One group prefers the eagle, the other prefers Lady Liberty for the reverse designs on the 2015 and 2016 platinum proof coins.
Thirty-one designs were reviewed in September by the Commission of Fine Arts and Citizens Coinage Advisory Committee.
The CFA chose images of eagles for each proof coin, No. 9 for 2015 and No. 22 for 2016.
The CCAC instead chose designs that focus more on the symbols of liberty and freedom, No. 6 for 2015 and No. 7 for 2016.
But prior to making its final selections, the CCAC discussed at length a design that stood apart from the rest with a Greek male figure holding a sword in defense of our liberties while offering an olive branch of peace to the world. The incused inscription, which appears chiseled into the coin, reads “Life, Liberty, and the Pursuit of Happiness” is included.
“No. 17 is a Coin of the Year winner,” said CCAC member Erik Jansen.
With the theme of the Preamble to the Constitution ending for the platinum program, this coin would be an appropriate follow-up design as it declares the Preamble to the Declaration of Independence, said CCAC chairman Gary Marks.
“I think this is a wonderful design, completely different, in the vein of the art medals idea and a wonderful departure for the program,” Marks said.
But in the end, the Mint determined it was too different.
“We’ve never done anything like this before,” said Mint engraver Don Everhart. “It’s a great design, but I’m very concerned about our ability to fill the letters. There’s a lot going on here and it’s extremely hard to move platinum.”
The Mint staff then announced that the design should not be considered for the platinum program, but the CCAC agreed it would be considered for its proposed art medal program.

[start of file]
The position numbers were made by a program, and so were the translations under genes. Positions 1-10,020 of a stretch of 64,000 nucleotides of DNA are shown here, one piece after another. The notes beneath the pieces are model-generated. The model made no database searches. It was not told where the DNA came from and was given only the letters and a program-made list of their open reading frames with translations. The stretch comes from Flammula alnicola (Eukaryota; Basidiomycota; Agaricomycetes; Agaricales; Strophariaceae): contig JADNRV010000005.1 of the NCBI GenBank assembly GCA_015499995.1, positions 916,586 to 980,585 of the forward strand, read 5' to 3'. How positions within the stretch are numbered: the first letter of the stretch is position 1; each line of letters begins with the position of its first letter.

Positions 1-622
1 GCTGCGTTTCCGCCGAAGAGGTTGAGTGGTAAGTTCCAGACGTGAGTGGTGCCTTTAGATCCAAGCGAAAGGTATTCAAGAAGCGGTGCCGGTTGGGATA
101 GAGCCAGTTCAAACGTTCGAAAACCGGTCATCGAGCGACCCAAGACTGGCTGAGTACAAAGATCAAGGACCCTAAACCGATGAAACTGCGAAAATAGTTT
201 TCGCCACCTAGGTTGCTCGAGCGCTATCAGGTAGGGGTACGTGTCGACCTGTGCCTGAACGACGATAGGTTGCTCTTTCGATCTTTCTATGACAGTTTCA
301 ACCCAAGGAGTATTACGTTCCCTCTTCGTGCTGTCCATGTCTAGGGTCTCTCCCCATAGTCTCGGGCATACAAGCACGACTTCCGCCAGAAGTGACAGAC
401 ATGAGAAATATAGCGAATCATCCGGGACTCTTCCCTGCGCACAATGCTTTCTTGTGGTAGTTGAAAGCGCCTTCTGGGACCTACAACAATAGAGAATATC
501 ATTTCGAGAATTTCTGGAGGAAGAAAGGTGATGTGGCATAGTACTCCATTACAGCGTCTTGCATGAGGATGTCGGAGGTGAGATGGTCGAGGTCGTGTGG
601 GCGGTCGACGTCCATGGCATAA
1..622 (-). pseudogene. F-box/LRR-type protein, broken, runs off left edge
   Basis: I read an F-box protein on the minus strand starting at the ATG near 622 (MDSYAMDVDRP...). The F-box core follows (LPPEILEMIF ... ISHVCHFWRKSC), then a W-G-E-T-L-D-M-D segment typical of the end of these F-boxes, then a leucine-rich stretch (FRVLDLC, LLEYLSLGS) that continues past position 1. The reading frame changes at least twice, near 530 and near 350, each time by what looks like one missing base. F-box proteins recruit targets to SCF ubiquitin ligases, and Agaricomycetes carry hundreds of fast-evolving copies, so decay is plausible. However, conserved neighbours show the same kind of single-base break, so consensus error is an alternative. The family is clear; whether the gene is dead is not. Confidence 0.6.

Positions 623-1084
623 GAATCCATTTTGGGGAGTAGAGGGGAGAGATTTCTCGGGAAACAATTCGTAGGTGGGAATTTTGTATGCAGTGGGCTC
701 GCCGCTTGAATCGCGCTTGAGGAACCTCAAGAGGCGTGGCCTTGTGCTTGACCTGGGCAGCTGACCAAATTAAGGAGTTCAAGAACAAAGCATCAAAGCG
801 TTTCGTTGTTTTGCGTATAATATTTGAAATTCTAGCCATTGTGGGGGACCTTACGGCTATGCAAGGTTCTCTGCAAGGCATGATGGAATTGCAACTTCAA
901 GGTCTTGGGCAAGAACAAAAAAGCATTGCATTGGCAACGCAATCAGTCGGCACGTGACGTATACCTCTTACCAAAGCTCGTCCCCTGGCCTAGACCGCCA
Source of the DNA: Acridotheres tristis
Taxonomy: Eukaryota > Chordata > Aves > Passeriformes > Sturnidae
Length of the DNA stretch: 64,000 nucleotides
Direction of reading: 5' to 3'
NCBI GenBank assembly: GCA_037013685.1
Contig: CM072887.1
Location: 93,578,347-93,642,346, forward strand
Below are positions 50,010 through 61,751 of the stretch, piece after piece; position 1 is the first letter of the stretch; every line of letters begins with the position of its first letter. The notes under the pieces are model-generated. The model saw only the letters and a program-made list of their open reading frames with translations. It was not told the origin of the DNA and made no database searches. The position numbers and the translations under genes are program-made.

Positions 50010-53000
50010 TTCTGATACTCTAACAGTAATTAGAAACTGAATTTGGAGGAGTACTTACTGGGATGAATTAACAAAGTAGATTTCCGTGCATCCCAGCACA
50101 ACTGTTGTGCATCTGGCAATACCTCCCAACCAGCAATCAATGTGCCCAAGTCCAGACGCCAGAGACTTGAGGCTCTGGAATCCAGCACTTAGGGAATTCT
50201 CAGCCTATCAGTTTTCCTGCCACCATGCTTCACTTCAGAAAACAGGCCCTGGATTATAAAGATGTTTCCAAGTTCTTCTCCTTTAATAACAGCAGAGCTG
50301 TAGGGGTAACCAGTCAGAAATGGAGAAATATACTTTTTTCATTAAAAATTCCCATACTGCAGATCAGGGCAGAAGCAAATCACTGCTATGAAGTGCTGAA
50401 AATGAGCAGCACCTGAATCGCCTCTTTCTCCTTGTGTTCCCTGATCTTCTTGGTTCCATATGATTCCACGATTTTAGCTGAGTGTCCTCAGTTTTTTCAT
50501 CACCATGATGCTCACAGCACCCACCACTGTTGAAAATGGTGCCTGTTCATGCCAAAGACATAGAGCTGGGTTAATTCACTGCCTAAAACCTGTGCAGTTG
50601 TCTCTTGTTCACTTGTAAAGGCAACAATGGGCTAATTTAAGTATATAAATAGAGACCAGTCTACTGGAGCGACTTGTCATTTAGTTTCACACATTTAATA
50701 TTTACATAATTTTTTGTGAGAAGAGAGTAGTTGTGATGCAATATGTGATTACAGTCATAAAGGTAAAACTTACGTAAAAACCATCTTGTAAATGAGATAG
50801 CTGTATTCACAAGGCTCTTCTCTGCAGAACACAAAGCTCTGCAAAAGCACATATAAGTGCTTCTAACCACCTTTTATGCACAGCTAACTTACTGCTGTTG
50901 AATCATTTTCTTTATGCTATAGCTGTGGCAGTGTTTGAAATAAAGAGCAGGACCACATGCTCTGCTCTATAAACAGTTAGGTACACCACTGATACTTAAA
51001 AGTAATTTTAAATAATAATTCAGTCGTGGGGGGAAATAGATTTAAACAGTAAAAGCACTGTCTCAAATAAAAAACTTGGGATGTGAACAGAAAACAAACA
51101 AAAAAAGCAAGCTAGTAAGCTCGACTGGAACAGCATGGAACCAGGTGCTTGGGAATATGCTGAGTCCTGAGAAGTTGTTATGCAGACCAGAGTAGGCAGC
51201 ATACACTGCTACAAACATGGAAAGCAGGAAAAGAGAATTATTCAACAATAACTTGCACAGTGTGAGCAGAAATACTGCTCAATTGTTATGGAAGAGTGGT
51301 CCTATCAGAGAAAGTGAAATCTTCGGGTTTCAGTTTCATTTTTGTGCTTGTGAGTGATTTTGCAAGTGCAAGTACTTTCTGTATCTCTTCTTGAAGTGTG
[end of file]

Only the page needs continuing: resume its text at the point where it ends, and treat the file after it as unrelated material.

So, the recommendations of the CFA, designs No. 9 and 22, and the CCAC choices, designs No. 6 and 7 follow.
No. 9 depicts a bald eagle grasping an olive branch in its talons to symbolize peace. The eagle’s wings are outstretched to represent its boundless spirit of freedom. The stars in a circle above the eagle’s head represent the 13 original colonies.
No. 22 features an American Bald Eagle, a symbol of strength and freedom. The eagle is depicted in the heraldic tradition with an olive branch clutched in its right talon to symbolize peace and thirteen arrows in its left talon to symbolize strength and the ability to protect.
No. 6 depicts Liberty and an American bald eagle representing Freedom, with Liberty offering the eagle a bowl of food as a symbol of Liberty continuing to nurture and sustain Freedom. Rays shine in the background.
No. 7 portrays Liberty with flowing hair and robe waving in the winds of freedom. She holds a torch of enlightenment in her right hand and an olive branch in her left to symbolize peace. A bald eagle with its wings outstretched, represents its boundless spirit, as it clutches an olive branch in its talons.
“I love the texture of the rays, the focal point of the hand and the bird, and the interaction of Liberty and Freedom,” said CCAC member Heidi Wastweet.
But there were details of the design that concerned her and other CCAC members.
Although the committee supported design No. 6, it formally asked the Mint to remove the bowl from Liberty’s hand, establish eye contact between the eagle and Liberty, remove the inner band below the text, reposition the earth that the eagle stands on so North America is showing, and remove the branch the eagle is holding.
The committee noted that since it is the American Eagle platinum series it makes sense to have an eagle on the coin, but member Donald Scarinci said he hoped these last two coins in the series would end a desire to revisit the renaissance of the early 20th century and create new images of Liberty for the 21st century.
“Let’s mourn the death of Saint-Gaudens and Weinman and start in 2017 with something new,” he said.
The platinum American Eagle is the official platinum bullion coin of the United States. Consisting of .9995 fine platinum, it is produced in proof collector and uncirculated bullion versions. Lady Liberty is featured on the obverse of both versions. The bullion version has a flying eagle on the reverse. The reverse of the proof changes annually.
This article was originally printed in Numismatic News.
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